"At our store we keep a 60-40 mix of books and other categories to sustain profitability. We do various promotions during the year at which we provide some great offers and discounts, organize 10-15 events a month for customers to meet their favourite authors, provide special offers to customers on their special occasions like birthdays, arrange workshops and competitions for children, we do promos focused on certain age groups also during the year such as Children’s Fest (April and May), Annual sale (August) entire store is on sale, and many more," Shah said.

Malhotra said, "Either accept the change or step out of it."

On Flipkart’s books section, Ankit Nagori, SVP – marketplace, Flipkart, said the category is a high-volume driver for the online store. "We have been witnessing a healthy month-on-month growth in terms of sales and traffic. We have over 30 different categories and thousands of interesting titles," he said.

Further he added, "We believe that physical and online book stores will continue to co-exist and grow. The unique book browsing and navigation experience offered by a book store is what appeals to a reader/shopper. The success of a book store is defined by quality of experience and the variety of books that a customer can choose from."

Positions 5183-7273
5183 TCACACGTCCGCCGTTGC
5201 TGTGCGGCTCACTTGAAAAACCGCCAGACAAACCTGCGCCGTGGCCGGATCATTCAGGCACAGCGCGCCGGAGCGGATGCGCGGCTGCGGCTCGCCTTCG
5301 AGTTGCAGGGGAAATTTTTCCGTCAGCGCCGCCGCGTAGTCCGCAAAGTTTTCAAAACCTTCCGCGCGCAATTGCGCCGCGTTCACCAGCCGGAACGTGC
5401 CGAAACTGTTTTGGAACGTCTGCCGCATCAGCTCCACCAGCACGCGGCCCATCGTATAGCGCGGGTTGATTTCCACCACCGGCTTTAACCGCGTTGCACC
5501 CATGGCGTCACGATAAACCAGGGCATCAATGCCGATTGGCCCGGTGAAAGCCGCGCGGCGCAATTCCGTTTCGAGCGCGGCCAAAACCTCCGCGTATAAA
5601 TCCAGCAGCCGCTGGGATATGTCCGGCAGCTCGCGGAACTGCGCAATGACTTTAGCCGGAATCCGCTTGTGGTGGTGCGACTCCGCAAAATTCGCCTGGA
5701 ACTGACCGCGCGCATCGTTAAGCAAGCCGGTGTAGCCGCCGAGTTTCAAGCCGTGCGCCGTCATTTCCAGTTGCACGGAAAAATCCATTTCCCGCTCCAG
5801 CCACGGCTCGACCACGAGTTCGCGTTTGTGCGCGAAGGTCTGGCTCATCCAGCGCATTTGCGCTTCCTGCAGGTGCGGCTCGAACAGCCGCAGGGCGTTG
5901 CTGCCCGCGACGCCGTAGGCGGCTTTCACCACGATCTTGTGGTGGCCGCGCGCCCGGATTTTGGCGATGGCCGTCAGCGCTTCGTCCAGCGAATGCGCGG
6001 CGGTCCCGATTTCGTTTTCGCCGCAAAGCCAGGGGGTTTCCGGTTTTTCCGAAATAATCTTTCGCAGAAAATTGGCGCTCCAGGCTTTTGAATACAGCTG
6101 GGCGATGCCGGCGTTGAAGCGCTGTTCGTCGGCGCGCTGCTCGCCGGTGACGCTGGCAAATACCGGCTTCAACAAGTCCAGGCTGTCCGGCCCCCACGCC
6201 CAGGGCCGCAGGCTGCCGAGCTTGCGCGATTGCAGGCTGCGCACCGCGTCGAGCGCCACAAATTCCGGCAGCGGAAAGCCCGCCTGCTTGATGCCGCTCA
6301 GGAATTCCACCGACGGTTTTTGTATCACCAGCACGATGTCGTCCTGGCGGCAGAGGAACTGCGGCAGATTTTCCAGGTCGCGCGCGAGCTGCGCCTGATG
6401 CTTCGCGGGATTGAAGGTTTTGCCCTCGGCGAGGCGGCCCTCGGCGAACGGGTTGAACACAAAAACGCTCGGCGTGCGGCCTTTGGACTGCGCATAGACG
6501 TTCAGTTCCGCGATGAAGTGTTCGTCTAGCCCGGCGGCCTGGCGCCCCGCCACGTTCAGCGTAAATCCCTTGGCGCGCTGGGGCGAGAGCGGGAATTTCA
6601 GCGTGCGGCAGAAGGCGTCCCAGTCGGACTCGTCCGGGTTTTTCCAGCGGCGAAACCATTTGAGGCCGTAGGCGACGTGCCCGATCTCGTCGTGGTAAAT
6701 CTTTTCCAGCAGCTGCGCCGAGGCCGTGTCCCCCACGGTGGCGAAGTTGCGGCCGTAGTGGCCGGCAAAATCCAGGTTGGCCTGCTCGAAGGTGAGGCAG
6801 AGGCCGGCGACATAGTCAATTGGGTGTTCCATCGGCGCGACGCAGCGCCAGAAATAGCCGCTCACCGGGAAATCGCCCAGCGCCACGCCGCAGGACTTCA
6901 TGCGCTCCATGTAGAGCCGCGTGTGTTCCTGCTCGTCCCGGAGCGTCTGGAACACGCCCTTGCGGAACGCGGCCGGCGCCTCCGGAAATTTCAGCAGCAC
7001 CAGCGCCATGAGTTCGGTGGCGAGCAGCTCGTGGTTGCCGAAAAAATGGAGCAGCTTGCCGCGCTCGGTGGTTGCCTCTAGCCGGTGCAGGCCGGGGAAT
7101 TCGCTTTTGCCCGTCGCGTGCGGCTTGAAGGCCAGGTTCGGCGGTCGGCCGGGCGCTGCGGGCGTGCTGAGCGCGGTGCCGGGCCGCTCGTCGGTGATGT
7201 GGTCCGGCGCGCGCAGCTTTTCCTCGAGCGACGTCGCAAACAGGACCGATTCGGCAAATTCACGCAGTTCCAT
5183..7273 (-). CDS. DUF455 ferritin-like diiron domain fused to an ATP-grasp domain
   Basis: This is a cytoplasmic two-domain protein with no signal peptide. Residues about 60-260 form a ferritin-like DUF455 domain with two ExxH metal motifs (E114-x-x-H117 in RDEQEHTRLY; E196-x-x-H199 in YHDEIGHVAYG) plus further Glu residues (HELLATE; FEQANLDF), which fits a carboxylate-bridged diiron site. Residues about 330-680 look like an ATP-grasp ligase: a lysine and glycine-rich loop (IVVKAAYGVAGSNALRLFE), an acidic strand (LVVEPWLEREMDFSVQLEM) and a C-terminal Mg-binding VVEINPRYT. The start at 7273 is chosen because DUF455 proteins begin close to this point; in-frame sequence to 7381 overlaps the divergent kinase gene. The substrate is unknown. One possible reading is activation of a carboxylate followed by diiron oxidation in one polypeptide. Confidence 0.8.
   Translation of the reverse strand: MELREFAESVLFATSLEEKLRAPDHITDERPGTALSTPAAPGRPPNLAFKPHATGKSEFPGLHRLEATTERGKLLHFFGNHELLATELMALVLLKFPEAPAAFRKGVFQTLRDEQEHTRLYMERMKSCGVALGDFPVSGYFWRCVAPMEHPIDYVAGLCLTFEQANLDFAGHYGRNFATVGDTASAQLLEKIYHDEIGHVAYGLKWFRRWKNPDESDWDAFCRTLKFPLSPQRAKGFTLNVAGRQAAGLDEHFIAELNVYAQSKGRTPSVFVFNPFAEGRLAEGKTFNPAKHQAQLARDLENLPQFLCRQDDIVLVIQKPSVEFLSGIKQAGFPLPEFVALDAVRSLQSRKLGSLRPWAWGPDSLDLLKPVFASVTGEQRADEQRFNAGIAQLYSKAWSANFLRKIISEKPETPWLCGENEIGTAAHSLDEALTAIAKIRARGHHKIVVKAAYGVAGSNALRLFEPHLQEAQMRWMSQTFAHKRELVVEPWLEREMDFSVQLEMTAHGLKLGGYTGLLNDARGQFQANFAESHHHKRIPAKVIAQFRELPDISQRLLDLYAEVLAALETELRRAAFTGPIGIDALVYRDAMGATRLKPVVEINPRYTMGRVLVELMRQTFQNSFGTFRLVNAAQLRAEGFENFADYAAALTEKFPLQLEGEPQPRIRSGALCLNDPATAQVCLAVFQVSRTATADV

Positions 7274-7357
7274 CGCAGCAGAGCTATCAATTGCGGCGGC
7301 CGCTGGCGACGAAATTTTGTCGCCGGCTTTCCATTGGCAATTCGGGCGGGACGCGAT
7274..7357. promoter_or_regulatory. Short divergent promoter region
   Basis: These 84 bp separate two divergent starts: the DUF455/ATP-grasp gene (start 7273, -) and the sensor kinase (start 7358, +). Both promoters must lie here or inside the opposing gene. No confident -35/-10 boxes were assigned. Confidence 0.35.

According to Flipkart, the new reach offered by e-commerce marketplaces has encouraged physical book sellers to reinvent themselves and offer a wider range of books to cater to a larger audience base.

On how Amazon offers high discounts, even at the cost of bearing losses, Samir Kumar, director, category management, Amazon India, said, "Prices for products on our marketplace are determined by the sellers. We offer services such as FBA (fulfilment by Amazon) and Easy Ship to sellers on our platform, which enables them to significantly lower their cost of selling and reducing defects as they sell to a nationwide customer base. Sellers pass on these savings as lower prices on the platform."

We launched with books, movies & TV shows back in June 2013, and since then these departments have been growing exponentially, Kumar further said.